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The Perspective on Artificial Intelligence (AI): Is it Risky or Beneficial?

By Kira Goldring
 Getty Images: Getty Images
*Updated 2022
Silicon Valley’s hottest buzzword, Artificial Intelligence (AI), is the simulation of human intelligence processes by machines, i.e., the ability of machines to think and learn like humans. AI is developing at every turn, and it can foster tremendous advancements (hello, self-driving cars) and improvements in most areas of our lives. For instance, AI is learning how to read mammograms and may outperform humans at interpreting images that suggest the presence of cancer. Yet, there are also possible perils of AI getting out of hand, as sci-fi likes to portray – just ask fans of the hit TV series “Westworld” what can happen when machines take revenge on their creators. So, should we be excited by the potential AI affords us or worried?
Here are three reasons to be weary of AI’s continued growth, and three reasons AI is paving the way towards a brighter future.

Artificial? No Thanks.


What we don’t know about AI can hurt us

Advancements in AI are rapidly developing, perhaps much faster than the public can appreciate or keep up with. Elon Musk, a purveyor of ingenuity and no stranger to forward-thinking, has often, in the past, spoken out against AI and its potential dangers for this reason. For example, he once said that while Google’s AI and robotics efforts are well-intentioned, the company could end up accidentally building a fleet of AI-driven robots “capable of destroying mankind.” (That being said, he is currently building his own AI-powered Tesla robot).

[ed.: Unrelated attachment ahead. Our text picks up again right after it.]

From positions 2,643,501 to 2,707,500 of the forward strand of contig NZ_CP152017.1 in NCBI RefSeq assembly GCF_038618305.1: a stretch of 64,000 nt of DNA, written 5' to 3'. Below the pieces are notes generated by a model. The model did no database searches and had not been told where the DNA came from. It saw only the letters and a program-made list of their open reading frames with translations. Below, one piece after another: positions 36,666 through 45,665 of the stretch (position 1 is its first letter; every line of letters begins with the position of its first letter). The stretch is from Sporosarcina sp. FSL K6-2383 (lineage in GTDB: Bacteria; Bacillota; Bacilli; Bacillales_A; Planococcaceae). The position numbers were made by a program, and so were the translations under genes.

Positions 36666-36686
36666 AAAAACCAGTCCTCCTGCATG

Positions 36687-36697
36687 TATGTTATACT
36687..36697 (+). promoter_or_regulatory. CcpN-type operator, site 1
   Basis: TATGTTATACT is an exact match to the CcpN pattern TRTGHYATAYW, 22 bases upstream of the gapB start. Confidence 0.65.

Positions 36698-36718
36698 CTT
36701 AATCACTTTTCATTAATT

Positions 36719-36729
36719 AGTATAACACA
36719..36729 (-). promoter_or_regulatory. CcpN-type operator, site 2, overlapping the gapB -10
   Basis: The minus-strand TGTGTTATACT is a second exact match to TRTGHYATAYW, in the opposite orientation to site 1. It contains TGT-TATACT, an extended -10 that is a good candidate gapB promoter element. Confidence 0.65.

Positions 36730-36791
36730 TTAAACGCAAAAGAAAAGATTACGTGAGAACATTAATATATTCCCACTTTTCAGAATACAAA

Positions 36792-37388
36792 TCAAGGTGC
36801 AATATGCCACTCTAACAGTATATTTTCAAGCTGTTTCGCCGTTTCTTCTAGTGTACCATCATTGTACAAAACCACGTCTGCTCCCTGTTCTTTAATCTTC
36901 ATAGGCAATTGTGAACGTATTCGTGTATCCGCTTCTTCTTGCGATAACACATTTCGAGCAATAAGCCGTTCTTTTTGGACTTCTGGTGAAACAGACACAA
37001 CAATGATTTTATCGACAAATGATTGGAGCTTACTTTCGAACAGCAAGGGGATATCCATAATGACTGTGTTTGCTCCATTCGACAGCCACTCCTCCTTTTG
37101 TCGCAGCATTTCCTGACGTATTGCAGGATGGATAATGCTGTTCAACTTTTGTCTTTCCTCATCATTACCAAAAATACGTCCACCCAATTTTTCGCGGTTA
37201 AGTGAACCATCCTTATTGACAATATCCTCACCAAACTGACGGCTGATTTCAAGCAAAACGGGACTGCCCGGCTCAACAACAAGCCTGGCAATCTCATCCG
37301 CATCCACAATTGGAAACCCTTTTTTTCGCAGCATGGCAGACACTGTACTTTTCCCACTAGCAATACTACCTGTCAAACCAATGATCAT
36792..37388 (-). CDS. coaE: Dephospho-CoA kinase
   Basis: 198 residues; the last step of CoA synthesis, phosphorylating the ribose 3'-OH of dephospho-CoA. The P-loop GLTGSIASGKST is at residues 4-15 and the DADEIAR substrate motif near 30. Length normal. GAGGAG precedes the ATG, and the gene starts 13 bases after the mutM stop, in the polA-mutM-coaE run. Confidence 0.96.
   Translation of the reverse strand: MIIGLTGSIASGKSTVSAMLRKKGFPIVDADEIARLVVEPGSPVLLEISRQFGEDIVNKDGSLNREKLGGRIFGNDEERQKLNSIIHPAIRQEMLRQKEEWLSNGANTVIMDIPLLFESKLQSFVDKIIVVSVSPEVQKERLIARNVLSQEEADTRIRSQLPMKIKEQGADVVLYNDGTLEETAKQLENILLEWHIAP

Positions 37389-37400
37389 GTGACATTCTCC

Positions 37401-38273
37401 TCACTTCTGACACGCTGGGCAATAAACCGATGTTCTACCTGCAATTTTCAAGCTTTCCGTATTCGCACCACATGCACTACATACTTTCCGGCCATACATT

And let’s not forget about the time when Facebook’s AI bots began communicating with one another in a language that humans couldn’t understand, puzzling their creators. Similar confusion ensued when Amazon’s Alexa devices began spontaneously laughing at their owners’ requests. AI complex algorithms may result in outcomes that surpass human understanding. If that happens, no one will be able to predict its next move.


Unregulated = dangerous

Similar to the cryptocurrency market, AI isn’t regulated yet – thus posing potentially incredible risks to the population. Plus, maintaining privacy is virtually impossible with the advance of AI. More concerning than that, though, is the leg up AI gives to criminals; look no further than the “Methbot,” which was used by Russian cybercriminals to embezzle $3 to $5 million in video ad revenue – per day –  from premium publishers. And, according to a report put out by Oxford, Stanford and Cambridge Universities, AI can be used to automate financial hacking, perpetuate phishing scams, and make weapons more destructive, among other things. Until policymakers get on top of AI-related security problems, the technology can be harmful in the wrong hands.


No one is indispensable

An AI-based world will likely throw job security into question. Machines are more efficient than humans, don’t need breaks, and can learn at a speed with which we simply cannot compete. We can already see it happening: Many stores around the world have replaced cashiers with self-service checkouts; one Chinese factory in Dongguan City, in China’s central Guandong Province, has traded 90% of their workers for robots (increasing its productivity).  Research shows that adding one more robot in a commuting zone (i.e., areas used for economic analysis) cuts employment by six workers in that area. Autonomous machines will continue to lower the employment-to-population ratio in the next few years.